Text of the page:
We don’t know a great deal about the game’s main plot just yet, beyond it involving a goblin rebellion and some form of old magic that only your character has the power to wield, but it sounds interesting enough on the surface.
Reason to be excited #4: Every day’s a school day
Hogwarts Legacy looks like it's got a little bit of Bully about it. That 2006 video game from Rockstar has you playing a delinquent schoolboy and exploring a prep school and its surrounding town.
Most interestingly, the game was framed around a day-to-day route of attending class and getting up to extracurricular mischief. I’d love to see Hogwarts Legacy mimic this structure, and from the game’s first gameplay showcase it just might.
We know that attending classes like Charms, Potions and Herbology will be important in order to hone your wizarding skills. Furthermore, the seasons will change as you progress through the story. Let’s just hope players aren’t forced to do actual homework!
Reason to worried #1: Timers are rarely fun
Eagle-eyed viewers may have noticed that during one part of the Hogwarts Legacy gameplay trailer we see the player visit the Room of Requirement to plant some Venomous Tentacula, a spiky plant with highly valuable leaves.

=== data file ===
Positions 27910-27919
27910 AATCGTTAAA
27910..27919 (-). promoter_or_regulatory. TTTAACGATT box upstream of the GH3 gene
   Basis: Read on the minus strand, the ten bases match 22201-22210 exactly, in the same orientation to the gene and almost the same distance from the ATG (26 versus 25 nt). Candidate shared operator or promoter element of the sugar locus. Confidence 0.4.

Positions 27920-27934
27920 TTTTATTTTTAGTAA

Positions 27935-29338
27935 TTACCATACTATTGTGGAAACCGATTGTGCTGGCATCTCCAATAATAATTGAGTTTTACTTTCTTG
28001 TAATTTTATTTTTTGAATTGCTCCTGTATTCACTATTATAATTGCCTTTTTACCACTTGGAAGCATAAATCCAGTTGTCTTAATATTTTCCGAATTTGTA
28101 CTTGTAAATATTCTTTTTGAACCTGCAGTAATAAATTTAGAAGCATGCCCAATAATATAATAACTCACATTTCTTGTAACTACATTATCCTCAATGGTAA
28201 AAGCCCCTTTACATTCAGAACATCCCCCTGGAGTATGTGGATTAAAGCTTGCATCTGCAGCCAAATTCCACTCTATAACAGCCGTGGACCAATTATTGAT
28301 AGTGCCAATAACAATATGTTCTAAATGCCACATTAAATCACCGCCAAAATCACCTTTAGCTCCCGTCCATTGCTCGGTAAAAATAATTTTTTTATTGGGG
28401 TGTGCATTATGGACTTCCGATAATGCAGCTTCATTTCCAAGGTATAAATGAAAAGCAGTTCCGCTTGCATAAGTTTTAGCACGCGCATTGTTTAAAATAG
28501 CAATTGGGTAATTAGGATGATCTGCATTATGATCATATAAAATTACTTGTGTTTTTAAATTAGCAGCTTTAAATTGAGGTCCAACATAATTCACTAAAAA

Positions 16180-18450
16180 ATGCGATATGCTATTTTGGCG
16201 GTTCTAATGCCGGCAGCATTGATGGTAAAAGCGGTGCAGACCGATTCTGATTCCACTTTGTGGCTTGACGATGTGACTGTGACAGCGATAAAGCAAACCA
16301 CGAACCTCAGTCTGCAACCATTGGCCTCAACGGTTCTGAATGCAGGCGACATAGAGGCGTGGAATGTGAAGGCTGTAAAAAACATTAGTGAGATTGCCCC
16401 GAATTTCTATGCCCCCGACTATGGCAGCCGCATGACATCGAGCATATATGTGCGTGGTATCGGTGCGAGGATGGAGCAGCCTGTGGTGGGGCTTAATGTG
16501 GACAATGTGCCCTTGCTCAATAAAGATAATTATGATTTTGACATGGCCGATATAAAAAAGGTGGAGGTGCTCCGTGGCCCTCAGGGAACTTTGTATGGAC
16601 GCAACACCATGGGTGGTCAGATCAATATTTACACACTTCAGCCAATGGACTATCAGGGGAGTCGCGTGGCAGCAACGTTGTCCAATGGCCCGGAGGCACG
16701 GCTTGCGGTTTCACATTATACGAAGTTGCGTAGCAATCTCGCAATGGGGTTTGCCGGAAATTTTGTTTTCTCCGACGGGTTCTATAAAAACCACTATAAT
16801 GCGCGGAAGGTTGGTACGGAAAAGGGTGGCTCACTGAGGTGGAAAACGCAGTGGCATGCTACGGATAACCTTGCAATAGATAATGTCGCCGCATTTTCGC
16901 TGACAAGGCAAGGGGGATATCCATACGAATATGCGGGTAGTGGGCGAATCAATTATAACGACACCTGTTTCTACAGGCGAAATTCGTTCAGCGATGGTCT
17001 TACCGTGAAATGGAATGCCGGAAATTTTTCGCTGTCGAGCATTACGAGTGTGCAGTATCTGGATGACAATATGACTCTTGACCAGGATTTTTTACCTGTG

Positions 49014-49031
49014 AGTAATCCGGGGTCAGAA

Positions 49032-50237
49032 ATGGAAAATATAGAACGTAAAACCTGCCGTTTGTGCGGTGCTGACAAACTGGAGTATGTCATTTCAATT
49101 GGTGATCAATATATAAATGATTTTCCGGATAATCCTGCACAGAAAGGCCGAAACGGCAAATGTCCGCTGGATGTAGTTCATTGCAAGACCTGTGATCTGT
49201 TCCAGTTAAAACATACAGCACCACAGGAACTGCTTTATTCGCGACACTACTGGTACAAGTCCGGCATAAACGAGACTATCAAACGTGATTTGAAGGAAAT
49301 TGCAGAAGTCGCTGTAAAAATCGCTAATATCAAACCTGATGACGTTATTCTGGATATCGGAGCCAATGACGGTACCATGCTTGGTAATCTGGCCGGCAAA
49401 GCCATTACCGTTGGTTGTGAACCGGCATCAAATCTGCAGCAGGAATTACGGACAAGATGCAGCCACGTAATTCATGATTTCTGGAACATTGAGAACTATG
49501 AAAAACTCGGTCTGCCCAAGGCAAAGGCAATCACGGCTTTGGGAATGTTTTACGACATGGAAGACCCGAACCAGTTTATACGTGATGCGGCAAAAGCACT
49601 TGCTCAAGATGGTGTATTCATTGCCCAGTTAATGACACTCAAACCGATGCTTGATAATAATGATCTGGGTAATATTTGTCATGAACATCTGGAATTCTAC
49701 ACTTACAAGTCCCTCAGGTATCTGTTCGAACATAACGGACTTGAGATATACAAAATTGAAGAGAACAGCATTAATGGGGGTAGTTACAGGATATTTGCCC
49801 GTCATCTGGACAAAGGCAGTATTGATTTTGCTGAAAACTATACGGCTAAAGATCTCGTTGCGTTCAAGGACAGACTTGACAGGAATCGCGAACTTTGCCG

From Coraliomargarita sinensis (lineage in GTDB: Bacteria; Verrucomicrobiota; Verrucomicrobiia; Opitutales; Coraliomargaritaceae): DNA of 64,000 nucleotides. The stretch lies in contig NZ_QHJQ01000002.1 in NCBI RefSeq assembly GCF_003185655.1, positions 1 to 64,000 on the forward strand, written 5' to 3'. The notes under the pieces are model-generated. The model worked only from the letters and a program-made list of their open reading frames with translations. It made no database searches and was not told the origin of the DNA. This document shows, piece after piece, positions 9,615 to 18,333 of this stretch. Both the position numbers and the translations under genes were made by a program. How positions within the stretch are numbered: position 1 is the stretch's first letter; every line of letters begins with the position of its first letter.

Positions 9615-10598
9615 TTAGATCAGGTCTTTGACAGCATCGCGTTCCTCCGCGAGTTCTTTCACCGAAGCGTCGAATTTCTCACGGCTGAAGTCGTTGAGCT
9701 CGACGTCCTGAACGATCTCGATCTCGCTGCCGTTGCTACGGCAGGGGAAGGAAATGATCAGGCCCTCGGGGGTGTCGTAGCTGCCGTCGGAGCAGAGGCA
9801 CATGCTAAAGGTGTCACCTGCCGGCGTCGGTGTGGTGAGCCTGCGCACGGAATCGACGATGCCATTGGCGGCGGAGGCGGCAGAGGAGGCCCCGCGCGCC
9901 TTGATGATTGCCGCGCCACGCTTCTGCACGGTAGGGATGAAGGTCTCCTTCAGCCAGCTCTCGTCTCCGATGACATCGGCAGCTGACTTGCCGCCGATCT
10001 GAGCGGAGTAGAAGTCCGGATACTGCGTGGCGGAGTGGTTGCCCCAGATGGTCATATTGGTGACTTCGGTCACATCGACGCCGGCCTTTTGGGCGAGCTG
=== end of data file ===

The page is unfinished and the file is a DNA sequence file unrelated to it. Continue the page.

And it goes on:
After planting, a timer pops up on screen, presumably informing the player how long to wait before the leaves will be ready to collect. Instantly this sequence screamed micro-transactions to me. Forced timers have become a common element in predatory mobile games designed to have players paying rather than playing.
The good news is that the Hogwarts Legacy community manager has subsequently confirmed in a Twitter post that there are no plans to include micro-transactions in the game. This has me very relieved, but I’m still concerned that those pesky timers will potentially be more frustrating than fun.
Reason to be worried #2: Combat could become stale
While the combat showcased in the Hogwarts Legacy gameplay demo looked highly cinematic (and I especially loved all the exuberant animations for casting spells) the enemy AI looked a little static.
We mostly saw packs of enemies standing around waiting for their turn to be obliterated by the player character. I'd have liked to see enemies that are a little more aggressive and look to overwhelm you by all attacking at once. The combat could get dull fast if enemies are just sitting ducks that can't match up to your powerful arsenal of spells.
Thankfully it was confirmed via the PlayStation Blog that Hogwarts Legacy will have a range of difficulty options. So maybe I’ll just need to crank things up to hard mode from the start to keep combat consistently engaging.
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Rory is an Entertainment Editor at Tom’s Guide based in the UK. He covers a wide range of topics but with a particular focus on gaming and streaming. When he’s not reviewing the latest games, searching for hidden gems on Netflix, or writing hot takes on new gaming hardware, TV shows and movies, he can be found attending music festivals and getting far too emotionally invested in his favorite football team.